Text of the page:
Burst for reddit

Side Project (Sole Contributor)

I designed, built, and launched this iOS app, which uses a novel UX to solve filter bubbles on reddit.

Solving Filter Bubbles

Fake news and echo chambers. How do you burst your filter bubble if you don’t know you’re in one?

With reddit, anyone can create a community and users subscribe to the communities they’re interested in. This works great for hobbyist discussions, but for anything news-related it creates filter bubbles almost by design. Reading conflicting opinions is hard, so most people will choose to avoid such discussion.

So can we solve this problem? Burst aims to do this by automatically merging multiple discussions into one — seamlessly bringing outside voices into otherwise polarised conversations.

A diagram visualising how posts across subreddits are merged into one

Unique Reddit UX

Burst merges post discussions from all subreddits to give a combined summary of all perspectives.

If a news article about an election result is posted to the politics community, Burst also finds discussions in conservative, liberal, environmental and even satire communities.

This approach to UX on reddit is unique to Burst. Most other apps are simple a vertical feed of links. Given that, this was also an opportunity to re-think what it means to be a reddit client.

As a pet-project, I really only had one stakeholder to satisfy — myself! I stripped out all UI clutter that has built up to support the wide range of users to leave a UX that is highly opinionated. Sorry, everyone else.

Plenty of reddit features were deliberately removed in favour of an experience that is simple and clutter-free. I’m more of a lurker than a contributor to reddit, so even core features like up and downvotes were taken away from the primary interface.

Another focus of the project was to incorporate a gestural UI with smooth animations.

Fluid gestures

Burst uses a novel UX where you navigate with gestures that are tied together with seamless transitions.

This new paradigm of swiping between comments calls for animations and transitions to aid users’ learning and understanding of the UI. From a list of posts, how can we signal to users that each can be swiped over without resorting to a verbose label?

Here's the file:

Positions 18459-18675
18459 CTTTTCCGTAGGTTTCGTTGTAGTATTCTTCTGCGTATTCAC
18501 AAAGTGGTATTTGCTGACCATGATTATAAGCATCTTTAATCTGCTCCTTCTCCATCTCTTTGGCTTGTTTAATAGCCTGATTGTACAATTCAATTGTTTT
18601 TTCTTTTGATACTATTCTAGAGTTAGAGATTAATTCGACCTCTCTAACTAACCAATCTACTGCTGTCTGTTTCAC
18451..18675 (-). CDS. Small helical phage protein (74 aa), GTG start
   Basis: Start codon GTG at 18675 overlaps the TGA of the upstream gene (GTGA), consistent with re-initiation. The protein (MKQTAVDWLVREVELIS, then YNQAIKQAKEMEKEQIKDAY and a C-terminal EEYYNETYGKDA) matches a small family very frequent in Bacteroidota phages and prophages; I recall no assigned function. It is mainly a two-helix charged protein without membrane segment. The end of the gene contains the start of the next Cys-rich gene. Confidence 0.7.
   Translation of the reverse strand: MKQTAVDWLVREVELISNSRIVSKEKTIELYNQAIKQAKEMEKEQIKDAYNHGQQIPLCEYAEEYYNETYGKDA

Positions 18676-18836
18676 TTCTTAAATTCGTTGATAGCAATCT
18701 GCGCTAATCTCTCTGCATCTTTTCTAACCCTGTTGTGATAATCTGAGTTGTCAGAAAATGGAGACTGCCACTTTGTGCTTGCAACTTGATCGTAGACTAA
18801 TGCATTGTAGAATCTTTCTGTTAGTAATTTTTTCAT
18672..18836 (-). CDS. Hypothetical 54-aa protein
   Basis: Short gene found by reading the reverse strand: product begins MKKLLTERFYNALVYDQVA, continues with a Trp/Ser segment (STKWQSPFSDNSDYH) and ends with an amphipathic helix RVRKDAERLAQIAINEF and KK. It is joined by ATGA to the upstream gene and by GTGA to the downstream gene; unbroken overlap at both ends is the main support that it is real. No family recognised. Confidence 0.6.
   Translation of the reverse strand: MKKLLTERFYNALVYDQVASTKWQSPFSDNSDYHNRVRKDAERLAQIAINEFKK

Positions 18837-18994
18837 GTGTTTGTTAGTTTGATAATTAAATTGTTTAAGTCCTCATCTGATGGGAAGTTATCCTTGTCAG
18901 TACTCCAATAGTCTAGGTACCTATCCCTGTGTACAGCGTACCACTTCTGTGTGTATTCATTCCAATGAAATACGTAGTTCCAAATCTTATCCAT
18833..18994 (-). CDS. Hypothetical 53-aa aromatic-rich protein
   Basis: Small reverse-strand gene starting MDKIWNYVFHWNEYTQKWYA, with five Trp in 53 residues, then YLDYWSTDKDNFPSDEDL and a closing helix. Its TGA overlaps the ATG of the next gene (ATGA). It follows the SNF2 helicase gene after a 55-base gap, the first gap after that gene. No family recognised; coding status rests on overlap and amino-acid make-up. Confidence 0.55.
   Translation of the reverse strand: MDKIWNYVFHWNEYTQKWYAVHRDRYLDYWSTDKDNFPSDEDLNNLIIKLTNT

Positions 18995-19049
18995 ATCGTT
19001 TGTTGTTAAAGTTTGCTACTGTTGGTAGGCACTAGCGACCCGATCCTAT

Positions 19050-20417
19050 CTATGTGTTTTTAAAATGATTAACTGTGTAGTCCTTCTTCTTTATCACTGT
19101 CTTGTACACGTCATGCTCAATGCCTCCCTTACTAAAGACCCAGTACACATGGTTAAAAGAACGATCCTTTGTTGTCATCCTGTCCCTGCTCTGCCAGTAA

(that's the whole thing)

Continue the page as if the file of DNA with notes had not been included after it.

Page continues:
To address this, each post’s first comment appears as a hint slightly off-screen. When swiped, the comment transitions to its full height and position. In practice the transition is invisible, but this simplicity is driven by a complex system.

Built in React Native, out-of-the-box animations are typically performed in Javascript — typically very sluggish for anything non-trivial. Burst makes use of the native driver with complex masking to achieve a performant and fully interactive transition.

A diagram visualising how data is requested dynamically as users navigate the app

Data on-demand

Slow network requests could put a stop to this gestural UX, but a few smart approaches to requesting data save the day.

The biggest obstacle for Burst’s approach to discussions is that network requests are slow. Burst uses some novel approaches to requesting data from the reddit API.

Typically, clients request data from a server one-by-one at the user’s request. Burst anticipates user behaviour and makes these requests ahead of time. As the user scrolls through their feed, comments are already being fetched behind the scenes. That means that by the time a user chooses a story to discuss, comments from the original post are already available.

As soon as a user enters a posts’s comments, Burst kicks into high gear. At this point, it’s looking for duplicate posts, fetching relevant discussions and merging it all together. All this takes place while the user is reading the first batch of comments already available to them. By the time they’re ready to move to the next set, Burst is already done processing it all for them.

None of this complex, behind-the-scenes logic is exposed to users. To them, Burst just feels faster.

A sampling of screens from Burst

In TechCrunch & more

At launch, Burst was featured on a number of tech blogs, and hit a #41 globally in news on the App Store.